The Federal Government Cannot Protect Itself

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Don Mason / Corbis

U.S. Government Accountability Office
Report on Security at Federal Buildings
22 Pages

The Gist:
You might think that federal buildings that house the Department of Justice or members of Congress would have decent security. Government facilities, after all, have proved to be tempting targets for both international terrorists (such as those who attacked the Pentagon on Sept. 11, 2001) and domestic assailants like Timothy McVeigh, who bombed Oklahoma City's Alfred P. Murrah Federal Building in 1995. But security at the government buildings guarded by the Federal Protective Service (FPS) is almost comically inept, according to a disturbing report from the Government Accountability Office (GAO). Over the past year, undercover investigators visited 10 supposedly high-security buildings in four cities and at each location were allowed inside with bombmaking ingredients. Investigators then walked into restrooms, assembled the devices and freely strolled around with explosives in their briefcases. The report found other instances of neglect — such as a guard who passed an infant through an X-ray scanner — and a pervasive indifference toward training and certification by the FPS, which protects about 9,000 federal facilities across the country (not including the most important buildings, such as the Capitol and White House). As the GAO's Mark Goldstein told lawmakers recently, "I think we would be able to say that FPS is simply an agency in crisis."

Highlight Reel:
1. The bombs: Amazingly, GAO investigators were able to smuggle in ingredients for low-cost improvised explosive devices and assemble them inside the government buildings with no trouble. Explosives were taken into facilities that included field offices for U.S Congressmen, as well as the Department of Homeland Security, the Department of Justice and other key agencies.

2. The baby: The report says an absentminded guard at an unidentified federal building sent a baby through an X-ray machine while the baby's mother was pulling out her identification. The guard was fired but subsequently sued the FPS, claiming he never received proper X-ray training. The FPS could not produce evidence of the training, and the guard won the lawsuit.

3. The guns: A box of semiautomatic handguns mailed to a federal building was not properly X-rayed at the building's loading dock and was allowed to be delivered.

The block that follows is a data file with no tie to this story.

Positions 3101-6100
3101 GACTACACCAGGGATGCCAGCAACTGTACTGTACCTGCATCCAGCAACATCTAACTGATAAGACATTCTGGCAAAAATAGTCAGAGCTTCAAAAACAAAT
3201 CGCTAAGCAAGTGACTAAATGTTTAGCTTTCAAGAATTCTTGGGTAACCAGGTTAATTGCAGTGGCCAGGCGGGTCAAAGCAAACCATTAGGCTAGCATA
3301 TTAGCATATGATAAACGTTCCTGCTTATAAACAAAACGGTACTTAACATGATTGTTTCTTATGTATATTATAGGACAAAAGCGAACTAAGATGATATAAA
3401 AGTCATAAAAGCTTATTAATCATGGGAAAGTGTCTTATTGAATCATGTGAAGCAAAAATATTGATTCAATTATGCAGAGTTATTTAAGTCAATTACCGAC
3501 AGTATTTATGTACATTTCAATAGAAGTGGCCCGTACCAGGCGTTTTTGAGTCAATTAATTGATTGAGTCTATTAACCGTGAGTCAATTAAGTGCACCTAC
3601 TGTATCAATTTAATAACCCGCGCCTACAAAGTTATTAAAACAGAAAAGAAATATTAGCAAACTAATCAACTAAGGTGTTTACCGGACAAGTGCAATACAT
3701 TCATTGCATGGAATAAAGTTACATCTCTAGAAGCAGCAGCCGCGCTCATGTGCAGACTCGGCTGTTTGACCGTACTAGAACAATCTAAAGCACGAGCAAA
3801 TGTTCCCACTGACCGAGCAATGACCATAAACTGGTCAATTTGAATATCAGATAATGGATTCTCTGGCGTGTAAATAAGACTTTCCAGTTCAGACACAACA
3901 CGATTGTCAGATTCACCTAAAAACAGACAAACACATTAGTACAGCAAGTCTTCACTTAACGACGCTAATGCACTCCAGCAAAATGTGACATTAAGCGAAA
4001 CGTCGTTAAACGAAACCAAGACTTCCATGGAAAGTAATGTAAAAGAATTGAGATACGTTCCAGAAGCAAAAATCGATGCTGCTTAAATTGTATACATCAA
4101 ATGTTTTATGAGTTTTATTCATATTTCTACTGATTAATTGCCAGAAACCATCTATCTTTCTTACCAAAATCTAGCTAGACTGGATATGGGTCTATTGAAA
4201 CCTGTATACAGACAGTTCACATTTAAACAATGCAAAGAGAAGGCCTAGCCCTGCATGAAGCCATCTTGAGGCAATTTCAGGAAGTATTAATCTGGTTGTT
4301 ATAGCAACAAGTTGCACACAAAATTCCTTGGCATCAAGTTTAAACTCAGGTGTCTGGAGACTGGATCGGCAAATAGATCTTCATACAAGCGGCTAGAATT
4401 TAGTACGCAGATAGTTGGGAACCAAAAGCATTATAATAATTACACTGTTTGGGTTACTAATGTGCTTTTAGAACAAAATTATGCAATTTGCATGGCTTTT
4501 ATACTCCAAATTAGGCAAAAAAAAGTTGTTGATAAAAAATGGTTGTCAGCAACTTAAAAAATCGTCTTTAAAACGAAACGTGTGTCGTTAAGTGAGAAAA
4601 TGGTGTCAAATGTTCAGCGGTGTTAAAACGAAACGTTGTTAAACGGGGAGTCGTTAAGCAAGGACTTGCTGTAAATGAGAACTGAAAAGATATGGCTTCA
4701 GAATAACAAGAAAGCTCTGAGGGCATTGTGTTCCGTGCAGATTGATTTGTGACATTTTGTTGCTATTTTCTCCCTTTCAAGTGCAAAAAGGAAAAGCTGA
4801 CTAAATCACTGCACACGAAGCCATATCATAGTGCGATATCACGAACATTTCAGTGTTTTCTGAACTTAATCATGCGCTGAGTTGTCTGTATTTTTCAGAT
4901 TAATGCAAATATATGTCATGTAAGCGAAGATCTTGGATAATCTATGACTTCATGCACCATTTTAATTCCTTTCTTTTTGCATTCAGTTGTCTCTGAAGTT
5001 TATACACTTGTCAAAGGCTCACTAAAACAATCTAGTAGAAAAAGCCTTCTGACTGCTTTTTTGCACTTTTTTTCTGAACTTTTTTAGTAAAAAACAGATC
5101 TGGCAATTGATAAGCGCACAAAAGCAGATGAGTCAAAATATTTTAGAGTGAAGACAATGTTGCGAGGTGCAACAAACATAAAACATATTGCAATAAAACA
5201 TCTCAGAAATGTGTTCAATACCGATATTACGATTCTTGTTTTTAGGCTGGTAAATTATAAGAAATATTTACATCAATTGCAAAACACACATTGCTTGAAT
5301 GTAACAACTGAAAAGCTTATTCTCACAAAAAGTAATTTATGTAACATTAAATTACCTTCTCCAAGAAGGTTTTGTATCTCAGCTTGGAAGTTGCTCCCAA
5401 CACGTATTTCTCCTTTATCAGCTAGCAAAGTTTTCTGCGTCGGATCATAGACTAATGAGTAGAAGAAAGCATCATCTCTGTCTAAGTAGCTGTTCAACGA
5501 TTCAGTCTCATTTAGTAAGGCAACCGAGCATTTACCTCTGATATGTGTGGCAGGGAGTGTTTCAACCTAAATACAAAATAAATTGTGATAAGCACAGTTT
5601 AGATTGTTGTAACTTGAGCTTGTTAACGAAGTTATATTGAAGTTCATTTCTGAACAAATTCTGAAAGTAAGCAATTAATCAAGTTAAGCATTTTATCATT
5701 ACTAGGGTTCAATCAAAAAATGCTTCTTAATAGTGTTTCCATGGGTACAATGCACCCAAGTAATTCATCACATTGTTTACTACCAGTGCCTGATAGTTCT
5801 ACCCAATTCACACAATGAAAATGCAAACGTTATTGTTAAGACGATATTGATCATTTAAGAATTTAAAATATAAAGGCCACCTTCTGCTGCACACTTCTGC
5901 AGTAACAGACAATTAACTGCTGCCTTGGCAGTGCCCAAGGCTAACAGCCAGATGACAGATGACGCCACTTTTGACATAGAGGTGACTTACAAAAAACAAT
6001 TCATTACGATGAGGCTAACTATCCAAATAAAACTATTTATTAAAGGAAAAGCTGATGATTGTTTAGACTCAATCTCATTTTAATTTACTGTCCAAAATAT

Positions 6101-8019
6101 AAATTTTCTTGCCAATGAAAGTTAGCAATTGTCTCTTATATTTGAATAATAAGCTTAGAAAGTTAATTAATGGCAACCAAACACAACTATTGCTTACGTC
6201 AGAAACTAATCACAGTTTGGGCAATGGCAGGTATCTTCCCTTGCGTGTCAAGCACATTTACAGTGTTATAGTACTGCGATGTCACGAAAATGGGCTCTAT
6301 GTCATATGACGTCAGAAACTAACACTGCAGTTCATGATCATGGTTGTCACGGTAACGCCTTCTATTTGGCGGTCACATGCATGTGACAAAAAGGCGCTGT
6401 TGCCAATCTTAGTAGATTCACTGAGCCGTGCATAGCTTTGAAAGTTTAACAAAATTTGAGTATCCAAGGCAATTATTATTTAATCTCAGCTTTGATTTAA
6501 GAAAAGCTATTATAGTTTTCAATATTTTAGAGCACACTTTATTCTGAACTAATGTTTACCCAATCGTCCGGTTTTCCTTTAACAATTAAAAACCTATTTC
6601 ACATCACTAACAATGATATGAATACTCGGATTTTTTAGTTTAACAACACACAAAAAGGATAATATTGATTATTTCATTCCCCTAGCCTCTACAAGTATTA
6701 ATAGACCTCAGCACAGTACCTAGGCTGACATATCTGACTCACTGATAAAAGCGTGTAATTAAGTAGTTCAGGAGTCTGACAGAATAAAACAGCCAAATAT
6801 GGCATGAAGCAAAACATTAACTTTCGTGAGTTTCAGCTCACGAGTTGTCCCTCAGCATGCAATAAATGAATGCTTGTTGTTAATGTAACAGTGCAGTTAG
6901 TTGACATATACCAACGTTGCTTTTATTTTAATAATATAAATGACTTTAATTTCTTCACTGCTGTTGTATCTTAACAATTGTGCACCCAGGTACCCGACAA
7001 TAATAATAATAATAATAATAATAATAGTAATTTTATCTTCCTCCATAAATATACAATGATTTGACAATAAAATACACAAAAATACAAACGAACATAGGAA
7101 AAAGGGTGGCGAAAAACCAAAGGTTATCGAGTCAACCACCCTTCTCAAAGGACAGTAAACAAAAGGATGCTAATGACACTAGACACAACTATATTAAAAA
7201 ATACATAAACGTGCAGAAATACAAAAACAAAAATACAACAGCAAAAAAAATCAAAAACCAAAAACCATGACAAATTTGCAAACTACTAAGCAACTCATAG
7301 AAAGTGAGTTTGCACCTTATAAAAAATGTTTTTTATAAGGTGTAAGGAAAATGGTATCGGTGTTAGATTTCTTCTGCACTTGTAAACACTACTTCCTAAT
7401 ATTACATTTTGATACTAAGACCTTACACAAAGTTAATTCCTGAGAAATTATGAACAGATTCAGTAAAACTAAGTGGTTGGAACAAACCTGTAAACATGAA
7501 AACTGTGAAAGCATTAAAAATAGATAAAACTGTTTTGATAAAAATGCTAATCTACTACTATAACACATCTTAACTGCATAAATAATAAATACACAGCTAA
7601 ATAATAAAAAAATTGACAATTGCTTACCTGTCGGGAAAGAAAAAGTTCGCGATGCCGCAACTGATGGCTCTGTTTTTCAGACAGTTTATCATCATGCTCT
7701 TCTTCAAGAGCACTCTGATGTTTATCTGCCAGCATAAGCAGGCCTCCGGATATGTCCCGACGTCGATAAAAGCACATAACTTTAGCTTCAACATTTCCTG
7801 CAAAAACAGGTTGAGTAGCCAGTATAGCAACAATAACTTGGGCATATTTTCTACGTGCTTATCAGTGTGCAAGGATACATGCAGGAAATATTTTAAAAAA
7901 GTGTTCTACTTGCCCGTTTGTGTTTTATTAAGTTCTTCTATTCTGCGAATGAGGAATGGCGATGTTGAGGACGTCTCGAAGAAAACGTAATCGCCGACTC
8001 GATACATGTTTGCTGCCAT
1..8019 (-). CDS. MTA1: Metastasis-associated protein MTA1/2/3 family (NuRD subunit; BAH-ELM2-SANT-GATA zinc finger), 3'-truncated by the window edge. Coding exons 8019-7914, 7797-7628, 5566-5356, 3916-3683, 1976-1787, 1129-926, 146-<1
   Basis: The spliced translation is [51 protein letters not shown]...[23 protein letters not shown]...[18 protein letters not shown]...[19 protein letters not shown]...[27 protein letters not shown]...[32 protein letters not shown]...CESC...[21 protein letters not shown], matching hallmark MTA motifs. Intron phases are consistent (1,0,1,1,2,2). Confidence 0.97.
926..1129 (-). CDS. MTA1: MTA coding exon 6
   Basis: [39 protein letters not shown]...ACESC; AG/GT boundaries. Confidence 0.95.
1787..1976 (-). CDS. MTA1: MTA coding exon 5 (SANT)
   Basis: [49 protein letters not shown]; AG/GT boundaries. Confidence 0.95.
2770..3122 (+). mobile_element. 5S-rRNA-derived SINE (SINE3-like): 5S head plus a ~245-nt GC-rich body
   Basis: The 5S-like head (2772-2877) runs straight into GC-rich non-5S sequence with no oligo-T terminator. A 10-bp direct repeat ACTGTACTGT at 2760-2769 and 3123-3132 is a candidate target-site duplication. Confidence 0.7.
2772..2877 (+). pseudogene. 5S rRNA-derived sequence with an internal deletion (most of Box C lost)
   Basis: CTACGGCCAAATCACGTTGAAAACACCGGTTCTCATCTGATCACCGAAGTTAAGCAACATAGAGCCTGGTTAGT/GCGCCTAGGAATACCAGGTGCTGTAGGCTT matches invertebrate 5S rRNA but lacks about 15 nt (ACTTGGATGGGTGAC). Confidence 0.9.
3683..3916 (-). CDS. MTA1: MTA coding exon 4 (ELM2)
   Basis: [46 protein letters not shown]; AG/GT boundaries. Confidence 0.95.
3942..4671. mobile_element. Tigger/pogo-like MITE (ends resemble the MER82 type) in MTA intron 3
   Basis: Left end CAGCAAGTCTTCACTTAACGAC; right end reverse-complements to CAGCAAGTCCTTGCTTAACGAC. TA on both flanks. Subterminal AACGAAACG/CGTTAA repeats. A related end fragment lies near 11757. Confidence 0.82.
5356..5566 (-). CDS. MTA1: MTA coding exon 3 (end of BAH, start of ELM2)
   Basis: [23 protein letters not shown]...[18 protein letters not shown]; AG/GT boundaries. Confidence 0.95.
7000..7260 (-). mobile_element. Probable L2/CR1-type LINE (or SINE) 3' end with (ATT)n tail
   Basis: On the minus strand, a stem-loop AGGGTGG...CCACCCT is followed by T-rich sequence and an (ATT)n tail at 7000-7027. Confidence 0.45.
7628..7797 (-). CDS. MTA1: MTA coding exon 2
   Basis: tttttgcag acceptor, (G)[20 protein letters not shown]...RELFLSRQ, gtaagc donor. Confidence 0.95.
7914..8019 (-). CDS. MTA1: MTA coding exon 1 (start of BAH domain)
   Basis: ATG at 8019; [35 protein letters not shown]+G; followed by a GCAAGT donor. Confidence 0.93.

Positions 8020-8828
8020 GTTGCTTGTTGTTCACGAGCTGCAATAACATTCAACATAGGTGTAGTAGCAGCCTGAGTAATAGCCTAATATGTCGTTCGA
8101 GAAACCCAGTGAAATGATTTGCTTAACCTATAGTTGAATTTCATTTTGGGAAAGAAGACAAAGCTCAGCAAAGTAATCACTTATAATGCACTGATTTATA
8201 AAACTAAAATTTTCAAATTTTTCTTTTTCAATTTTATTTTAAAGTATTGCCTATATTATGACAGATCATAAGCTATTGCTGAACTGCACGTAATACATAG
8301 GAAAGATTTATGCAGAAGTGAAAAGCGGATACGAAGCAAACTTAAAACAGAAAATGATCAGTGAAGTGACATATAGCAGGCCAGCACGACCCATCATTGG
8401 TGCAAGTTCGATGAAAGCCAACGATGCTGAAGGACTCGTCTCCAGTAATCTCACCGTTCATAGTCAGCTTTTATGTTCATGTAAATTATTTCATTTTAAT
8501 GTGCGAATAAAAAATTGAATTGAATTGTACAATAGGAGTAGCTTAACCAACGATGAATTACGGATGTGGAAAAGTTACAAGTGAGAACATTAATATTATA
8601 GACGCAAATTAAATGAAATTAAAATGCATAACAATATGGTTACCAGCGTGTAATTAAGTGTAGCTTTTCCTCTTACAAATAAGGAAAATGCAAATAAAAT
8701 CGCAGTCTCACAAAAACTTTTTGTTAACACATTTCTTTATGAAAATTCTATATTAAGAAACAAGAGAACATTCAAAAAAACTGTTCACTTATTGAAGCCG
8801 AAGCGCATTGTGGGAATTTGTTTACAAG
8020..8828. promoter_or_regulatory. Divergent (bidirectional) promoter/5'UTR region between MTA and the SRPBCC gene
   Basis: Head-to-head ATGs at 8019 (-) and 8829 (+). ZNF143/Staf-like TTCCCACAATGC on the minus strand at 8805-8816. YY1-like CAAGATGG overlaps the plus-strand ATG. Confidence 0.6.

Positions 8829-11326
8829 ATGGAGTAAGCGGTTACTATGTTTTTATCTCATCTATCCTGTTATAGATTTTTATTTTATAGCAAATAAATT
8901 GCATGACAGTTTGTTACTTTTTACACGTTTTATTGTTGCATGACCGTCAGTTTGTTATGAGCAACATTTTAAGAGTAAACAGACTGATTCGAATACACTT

4. Other issues with guards: FPS has had numerous problems with poorly trained or incompetent guards, many of them hired through the 67 private companies the agency contracts. Investigators found one armed guard asleep at his post after having taken the painkiller Percocet. Another guard was found using a government computer to work on his adult-website business, while another misbegotten guard accidentally fired his gun while he practiced drawing the weapon in a bathroom.

5. Training and certification: The report found that FPS is not providing guards with required training — one region hadn't offered mandatory courses since 2004. In addition, guards were found to have expired certifications in things like firearm and CPR training. Forty percent of the 191 guards at one high-level facility lacked current paperwork to demonstrate they had not been convicted of domestic violence — documents that are necessary to carry a gun legally.

The Lowdown:
Senator Joseph Lieberman called the GAO's findings "about the broadest indictment of an agency of the Federal Government that I've heard," and it's hard to disagree. The director of the FPS, which has a budget of about $1 billion, said a lack of money and manpower has hampered the organization and vowed to address the problems. It seems safe to guess that some improvement is on the way — after all, things can't get much worse. But along with weaknesses documented in the Transportation Security Administration, the report supports the notion that even in a post–Sept. 11 world, much of governmental security offers the appearance of protection rather than the real thing.

The Verdict: Read.